Our neighbor is from Paris and is used to, I’m sure, some really stellar events. After all, growing up in the shadow of the Eiffel Tower has to be pretty impressive yet she remains unjaded. Having moved to Carcassonne for love, her perspective on the world is very down to earth. As an example, for someone who can’t eat dairy products nor gluten she proclaims “but I can eat all of the fruits, vegetables, and meat that I want” and adds “and I’m fond of the local wine”. We can identify with that positive attitude! It didn’t surprise us then, when she told us that although we’d recently returned from Strasbourg, site of Europe’s first Christmas market in 1570, we would still find the festivities in Carcassonne mignon, or in our translated word “cute”. She was right.
Next week I’ll write about our trip up north to Alsace to visit many of those Marchés de Noël but today the emphasis is on what we can find right here at home, a few minute’s walk from our front door. We’re accustomed to shopping for fresh fruits and vegetables on the town’s main square but for the month of December that huge space has been transformed into a giant skating rink. It seldom snows here but for about four weeks anyone with Olympic aspirations to be like Michelle Kwan or Scott Hamilton has the chance all within the gaze of the 18th century “frozen” statue of Neptune.
That ice rink is ringed by wooden huts filled with lots of traditional gifts found at similar markets all over Europe. One of those is Santos, tiny clay figurines representing workers such as bakers, butchers, cheese sellers, farmers, and chefs, all to be used to populate Christmas village scenes at home. With cool evening temperatures, naturally a popular item for sale is vin chaud or what we might think of as mulled wine. It definitely takes the chill off as you walk around town.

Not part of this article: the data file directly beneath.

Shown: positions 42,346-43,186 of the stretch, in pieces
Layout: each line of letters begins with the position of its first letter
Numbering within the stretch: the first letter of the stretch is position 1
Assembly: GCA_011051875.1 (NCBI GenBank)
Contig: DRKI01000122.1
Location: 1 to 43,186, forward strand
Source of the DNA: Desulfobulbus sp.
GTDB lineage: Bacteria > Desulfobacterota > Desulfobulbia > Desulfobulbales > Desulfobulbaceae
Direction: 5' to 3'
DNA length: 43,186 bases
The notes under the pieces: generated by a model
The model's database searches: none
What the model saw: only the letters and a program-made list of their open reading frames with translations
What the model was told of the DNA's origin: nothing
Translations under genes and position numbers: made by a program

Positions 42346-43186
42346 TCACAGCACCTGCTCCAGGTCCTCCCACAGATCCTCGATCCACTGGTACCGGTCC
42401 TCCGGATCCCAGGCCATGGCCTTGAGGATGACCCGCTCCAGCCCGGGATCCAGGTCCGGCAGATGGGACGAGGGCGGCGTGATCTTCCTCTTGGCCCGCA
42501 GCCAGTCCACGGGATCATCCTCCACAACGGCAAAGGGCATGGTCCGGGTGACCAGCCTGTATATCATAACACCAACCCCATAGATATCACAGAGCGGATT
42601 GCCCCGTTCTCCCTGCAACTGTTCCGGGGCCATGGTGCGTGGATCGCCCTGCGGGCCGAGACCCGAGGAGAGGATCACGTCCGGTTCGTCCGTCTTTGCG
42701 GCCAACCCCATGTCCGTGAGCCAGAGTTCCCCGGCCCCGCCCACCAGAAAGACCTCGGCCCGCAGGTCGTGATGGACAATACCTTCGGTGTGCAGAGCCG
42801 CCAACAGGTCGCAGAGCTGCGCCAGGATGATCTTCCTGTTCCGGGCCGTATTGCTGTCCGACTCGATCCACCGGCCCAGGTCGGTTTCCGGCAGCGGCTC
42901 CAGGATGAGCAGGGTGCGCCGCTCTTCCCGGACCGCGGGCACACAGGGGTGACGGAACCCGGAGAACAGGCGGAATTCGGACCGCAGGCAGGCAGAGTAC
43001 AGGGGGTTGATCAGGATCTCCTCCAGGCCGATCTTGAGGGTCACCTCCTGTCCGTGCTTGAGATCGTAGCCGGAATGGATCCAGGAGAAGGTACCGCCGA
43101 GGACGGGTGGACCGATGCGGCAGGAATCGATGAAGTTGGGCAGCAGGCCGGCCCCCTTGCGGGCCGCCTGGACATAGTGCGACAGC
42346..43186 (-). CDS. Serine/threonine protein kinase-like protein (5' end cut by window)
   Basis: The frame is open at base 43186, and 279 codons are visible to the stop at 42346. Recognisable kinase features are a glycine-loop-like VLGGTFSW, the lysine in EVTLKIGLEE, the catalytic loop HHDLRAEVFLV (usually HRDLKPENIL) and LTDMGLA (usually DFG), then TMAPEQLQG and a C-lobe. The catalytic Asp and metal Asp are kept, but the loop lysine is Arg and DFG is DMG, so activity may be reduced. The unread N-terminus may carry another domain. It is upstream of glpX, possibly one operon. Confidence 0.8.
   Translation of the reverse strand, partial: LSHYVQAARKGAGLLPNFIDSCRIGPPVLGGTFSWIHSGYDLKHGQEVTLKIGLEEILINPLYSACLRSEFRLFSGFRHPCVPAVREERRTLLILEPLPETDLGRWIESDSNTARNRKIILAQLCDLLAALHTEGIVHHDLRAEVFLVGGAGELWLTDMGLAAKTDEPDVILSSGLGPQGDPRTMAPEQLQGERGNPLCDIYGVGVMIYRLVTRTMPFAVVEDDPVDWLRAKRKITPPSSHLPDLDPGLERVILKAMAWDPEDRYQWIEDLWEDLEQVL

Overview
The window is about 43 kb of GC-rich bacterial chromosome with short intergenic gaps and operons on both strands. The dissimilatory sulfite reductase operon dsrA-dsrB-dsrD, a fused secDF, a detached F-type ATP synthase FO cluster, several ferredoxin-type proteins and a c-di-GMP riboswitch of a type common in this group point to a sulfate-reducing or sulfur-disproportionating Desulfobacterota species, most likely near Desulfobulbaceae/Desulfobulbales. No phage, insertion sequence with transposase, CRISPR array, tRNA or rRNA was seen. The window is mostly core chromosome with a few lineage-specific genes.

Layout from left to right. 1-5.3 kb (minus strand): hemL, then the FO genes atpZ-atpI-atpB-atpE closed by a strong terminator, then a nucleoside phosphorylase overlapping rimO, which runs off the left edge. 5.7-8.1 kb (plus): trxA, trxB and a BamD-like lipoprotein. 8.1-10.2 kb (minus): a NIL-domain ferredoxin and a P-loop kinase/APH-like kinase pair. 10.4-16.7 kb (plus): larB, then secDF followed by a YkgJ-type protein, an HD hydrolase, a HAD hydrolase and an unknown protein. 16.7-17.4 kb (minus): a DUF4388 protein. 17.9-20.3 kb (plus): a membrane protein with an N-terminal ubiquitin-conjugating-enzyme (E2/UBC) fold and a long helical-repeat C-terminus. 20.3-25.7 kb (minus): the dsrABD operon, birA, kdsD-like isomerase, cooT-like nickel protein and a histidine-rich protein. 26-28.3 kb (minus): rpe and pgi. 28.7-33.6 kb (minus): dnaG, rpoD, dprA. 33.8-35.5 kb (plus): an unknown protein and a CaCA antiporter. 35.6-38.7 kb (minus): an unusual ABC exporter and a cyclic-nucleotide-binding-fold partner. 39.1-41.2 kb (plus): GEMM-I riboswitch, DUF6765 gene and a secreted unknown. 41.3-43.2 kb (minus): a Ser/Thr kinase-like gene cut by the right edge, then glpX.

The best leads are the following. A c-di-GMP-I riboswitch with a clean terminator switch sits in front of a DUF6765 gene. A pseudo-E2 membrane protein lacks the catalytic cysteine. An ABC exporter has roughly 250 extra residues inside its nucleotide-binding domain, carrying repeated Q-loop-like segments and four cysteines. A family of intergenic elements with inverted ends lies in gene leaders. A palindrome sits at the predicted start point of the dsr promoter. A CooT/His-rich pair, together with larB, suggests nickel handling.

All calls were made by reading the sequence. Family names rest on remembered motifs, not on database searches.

And walking is what we did as we next went just outside the remaining city walls that once provided protection 800 years ago. Now they simply are a great backdrop to Le Parc de Père Noël where a selection of rides and treats especially for children awaited. The massive Ferris wheel gives you great views over the old and new parts (relative terms: 1200 AD vs. 1300 AD) of Carcassonne. A really colorful booth sells Chocolate Heads made from crisp cookies and tender marshmallows dipped in your favorite chocolate flavors including dark, milk, orange, mint, and rum. There might have been a booth selling vin chaud as well. It was a cold night, after all.
There’s a 20-page pdf brochure from the tourist office that describes everything that’s going on here this month and I’ll include a link below. The amazing Marche aux Flambeaux led by St. Nicolas has hundreds of people carrying flaming torches descending from the castle above to the main town below, all for a charitable cause. Next Sunday Père Noël arrives on a steam train bound for the Mediterranean Sea. What a thrill that has to be for the children (and adults!) who were able to get tickets.
Yes, our Parisian neighbor, now solidly a local resident was right. The Marché de Noël in Carcassonne is very mignon.
Magic of Christmas pdf brochure (in French):